The Capgras delusion is named after Joseph Capgras (1873–1950), a French psychiatrist who first described the disorder in 1923 in his paper co-authored by Reboul-Lachaux,[11] on the case of a French woman, “Mme M.,” who complained that corresponding “doubles” had taken the places of her husband and other people she knew.[4] Capgras and Reboul-Lachaux first called the syndrome “l’illusion des sosies”, which can be translated literally as “the illusion of ‘doubles’…”[12]

The Capgras syndrome was initially considered a purely psychiatric disorder, the delusion of a double seen as symptomatic of schizophrenia, and purely a female disorder (though we now know this not to be the case[13]) often noted as a symptom of hysteria. Most of the proposed explanations initially following that of Capgras and Reboul-Lachaux were psychoanalytical in nature. It was not until the 1980s that attention was turned to the usually co-existing organic brain lesions originally thought to be essentially unrelated or accidental. Today the Capgras syndrome is understood as a neurological disorder, in which the delusion primarily results from organic brain lesions or degeneration.[14]“

From Source

I’m finally reading this book! I find it to be quite exhilarating in comparison to all of the other authors and great american classics that I’ve read. This one has been one that I’ve heard so much about but have yet to actually endeavor myself with. Now that I have, and for class at that, I want to fully immerse myself into it and have a great experience with it. I will stockpile all of the quotes that I find to like from the book here in this post and do with them as I please for my all of my transcribing pleasures and delights.

The first of which, since I started doing this at chapter 5 is “They say that men who have seen the world, hereby become quite at ease in manner, quite self-possessed in company.”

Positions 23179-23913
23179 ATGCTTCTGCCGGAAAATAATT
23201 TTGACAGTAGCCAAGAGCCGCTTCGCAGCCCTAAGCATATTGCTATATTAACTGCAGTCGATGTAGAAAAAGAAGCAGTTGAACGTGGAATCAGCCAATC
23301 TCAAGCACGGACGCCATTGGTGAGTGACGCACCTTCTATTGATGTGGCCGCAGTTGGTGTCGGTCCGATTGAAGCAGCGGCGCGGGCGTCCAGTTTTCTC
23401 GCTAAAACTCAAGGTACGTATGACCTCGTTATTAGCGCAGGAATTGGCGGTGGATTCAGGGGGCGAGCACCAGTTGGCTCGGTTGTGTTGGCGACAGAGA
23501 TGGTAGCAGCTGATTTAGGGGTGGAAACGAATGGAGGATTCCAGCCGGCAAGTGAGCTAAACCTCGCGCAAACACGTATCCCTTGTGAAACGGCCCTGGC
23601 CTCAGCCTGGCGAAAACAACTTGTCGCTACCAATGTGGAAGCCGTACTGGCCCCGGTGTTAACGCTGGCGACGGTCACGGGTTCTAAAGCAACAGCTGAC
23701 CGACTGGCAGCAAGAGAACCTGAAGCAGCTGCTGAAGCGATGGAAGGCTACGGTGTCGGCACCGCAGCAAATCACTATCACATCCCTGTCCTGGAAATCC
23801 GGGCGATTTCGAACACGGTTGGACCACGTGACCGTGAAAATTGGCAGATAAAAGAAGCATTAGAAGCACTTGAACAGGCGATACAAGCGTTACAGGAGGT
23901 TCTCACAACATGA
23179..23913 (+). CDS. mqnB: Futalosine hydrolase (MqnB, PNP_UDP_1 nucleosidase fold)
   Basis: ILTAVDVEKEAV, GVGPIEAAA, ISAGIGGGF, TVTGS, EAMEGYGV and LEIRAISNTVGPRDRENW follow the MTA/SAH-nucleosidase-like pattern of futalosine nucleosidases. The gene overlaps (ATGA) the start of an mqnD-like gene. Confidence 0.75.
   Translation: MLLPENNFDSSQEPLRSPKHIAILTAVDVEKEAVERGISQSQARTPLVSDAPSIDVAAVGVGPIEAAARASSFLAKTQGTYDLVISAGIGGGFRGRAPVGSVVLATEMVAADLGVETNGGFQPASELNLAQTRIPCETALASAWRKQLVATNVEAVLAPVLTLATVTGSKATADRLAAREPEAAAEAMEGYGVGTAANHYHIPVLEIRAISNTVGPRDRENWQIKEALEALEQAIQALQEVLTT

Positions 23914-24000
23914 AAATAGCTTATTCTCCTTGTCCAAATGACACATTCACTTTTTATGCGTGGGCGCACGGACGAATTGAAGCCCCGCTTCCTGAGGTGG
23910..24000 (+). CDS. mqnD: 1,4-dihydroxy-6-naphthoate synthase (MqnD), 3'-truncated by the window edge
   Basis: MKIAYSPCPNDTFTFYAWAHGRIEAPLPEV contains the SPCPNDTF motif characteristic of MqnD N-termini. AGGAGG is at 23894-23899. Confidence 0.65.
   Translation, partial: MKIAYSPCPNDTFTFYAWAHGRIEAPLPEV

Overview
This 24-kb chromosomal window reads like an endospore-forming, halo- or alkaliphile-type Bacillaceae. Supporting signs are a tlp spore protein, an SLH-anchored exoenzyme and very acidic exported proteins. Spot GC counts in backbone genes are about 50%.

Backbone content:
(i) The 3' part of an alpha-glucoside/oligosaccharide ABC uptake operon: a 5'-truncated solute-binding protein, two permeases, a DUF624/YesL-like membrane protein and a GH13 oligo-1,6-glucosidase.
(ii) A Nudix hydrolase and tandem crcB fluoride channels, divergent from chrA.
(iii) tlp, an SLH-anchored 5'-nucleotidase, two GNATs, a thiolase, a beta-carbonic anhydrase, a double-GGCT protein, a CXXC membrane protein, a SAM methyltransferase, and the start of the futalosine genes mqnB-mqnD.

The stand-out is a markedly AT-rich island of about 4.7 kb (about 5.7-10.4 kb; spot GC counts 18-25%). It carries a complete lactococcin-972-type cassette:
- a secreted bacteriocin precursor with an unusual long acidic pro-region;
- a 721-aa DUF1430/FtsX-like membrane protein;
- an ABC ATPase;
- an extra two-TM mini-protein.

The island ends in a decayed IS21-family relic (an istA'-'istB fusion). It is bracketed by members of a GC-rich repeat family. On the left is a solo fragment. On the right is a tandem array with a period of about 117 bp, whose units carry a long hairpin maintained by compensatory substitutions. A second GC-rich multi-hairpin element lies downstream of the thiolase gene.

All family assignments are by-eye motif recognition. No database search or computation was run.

This made me think of myself, for it has always been my inner dream to travel the world and converse with the natives and locals of each and every country. I wondered after I read it, if I would fall into that position of a traveled man myself becoming self-possessed.

Chapter six: “So omnipotent is art;”

Chapter eight: “No, thought I, there must be some sober reason for this thing; furthermore, it must symbolise something unseen.”

Chapter 32 “Cetology”: “exceptions might be taken to the name bestowed upon this whale, on the ground of its indistinctness. For we are all killers, on land and on sea; Bonapartes and Sharks included.”

Chapter 41: “declaring Moby Dick not only ubiquitous, but immortal (for immortality is but ubiquity in time);”

Chapter 41: “But vain to popularize profundities, and all truth is profound.”

ch.42: “Though bodily unharmed, it uttered cries, as some king’s ghost in supernatural distress.”

consternation: a sudden, alarming amazement or dread that results in utter confusion or dismay.

monomania: an inordinate or obsessive zeal for or interest in a single thing,idea, subject, or the like.

Posted: November 5, 2012 in Uncategorized

drjones890:

I will participate in this next year when I’m not enrolled in college !!!

Originally posted on eNotes.com Official Blog: